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Spondylolisthesis describes where one of the verterbrae moves, or 'slips' forward relative to a neighbouring vertebra. The term is derived from the ancient Greek for 'spine' (spondylo) and 'sliding' (listhesis). It is more common in the lower section (lumbar region) of the spine. Episodes of spondylolisthesis are graded according to severity, with Grade 1 being the mildest form (defined as where less than a quarter of the vertebra has slipped out of place), up to the most severe displacement categorised as Grade 5 (defined as where the entire vertebra has slipped completely out of place). Grade 5 is also known as 'spondyloptosis'. The condition is not uncommon – 2-6 people in every 100 have some degree of spondylolisthesis, with a slightly greater number of men/boys affected than women / girls.


The condition is caused primarily by injury during physical activity, particularly very physical sports including for example soccer / football, weightlifting and gymnastics, where stress fractures in vertebrae are not uncommon. This connection with physical sports may account for the condition affecting males more than females. Although it is connected with these types of sports, spondylolisthesis can also be caused by other injuries or trauma, or simply by 'wear and tear' and / or arthritis developing over a period of time. It is more common in teenagers and adults, although some children are diagnosed with the condition from the age of 7 on. There can also be a hereditary element of the condition, where a joint in the spine has a congenital defect.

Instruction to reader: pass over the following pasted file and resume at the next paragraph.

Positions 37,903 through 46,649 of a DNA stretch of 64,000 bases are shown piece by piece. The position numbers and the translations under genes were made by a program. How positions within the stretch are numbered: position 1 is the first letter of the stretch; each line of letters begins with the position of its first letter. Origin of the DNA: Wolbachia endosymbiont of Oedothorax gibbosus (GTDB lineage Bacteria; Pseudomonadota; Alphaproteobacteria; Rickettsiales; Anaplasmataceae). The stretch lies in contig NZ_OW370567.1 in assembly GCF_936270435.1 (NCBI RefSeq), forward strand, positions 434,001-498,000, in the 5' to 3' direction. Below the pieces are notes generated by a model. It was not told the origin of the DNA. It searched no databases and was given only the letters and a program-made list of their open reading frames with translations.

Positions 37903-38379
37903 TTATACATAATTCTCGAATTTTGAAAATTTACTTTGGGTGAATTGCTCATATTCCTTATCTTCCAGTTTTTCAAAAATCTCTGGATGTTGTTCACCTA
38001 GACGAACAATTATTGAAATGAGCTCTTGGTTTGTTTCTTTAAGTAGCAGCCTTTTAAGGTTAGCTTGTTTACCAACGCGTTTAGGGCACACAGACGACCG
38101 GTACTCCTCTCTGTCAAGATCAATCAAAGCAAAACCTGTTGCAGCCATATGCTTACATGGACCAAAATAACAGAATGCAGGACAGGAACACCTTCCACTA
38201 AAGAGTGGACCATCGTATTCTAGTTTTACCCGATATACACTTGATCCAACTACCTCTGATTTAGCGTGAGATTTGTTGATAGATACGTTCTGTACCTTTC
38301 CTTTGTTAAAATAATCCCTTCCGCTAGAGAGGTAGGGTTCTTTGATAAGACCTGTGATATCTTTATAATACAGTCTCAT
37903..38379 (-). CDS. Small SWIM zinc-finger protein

Although the condition may not produce any symptoms at all, the following may indicate spondylolisthesis… Back pain that may vary with changes in posture due to excessive movement of one vertebra slipping on another vertebra. Pain in one or both legs, or pain in the buttocks from nerve root compression.

  • Weakness / numbness in one or both legs.
  • Problems walking.
  • Bladder / bowel incontinence (very uncommon).

Tests / Diagnosis

Primary diagnosis is via x-ray which will show if any of the vertebrae are misaligned, or whether there are stress fractures in one or more vertebrae. X rays in different postures while bending forward and bending backwards (Flexion and Extension X rays) may be performed to see the amount of movement across the misaligned spinal level. A CT (computed tomography) scan or MRI (magnetic resonance imaging) scan may also be required to further assess any damage to the area, and for surgical planning.

Related Information

Lumbar Spinal Fusion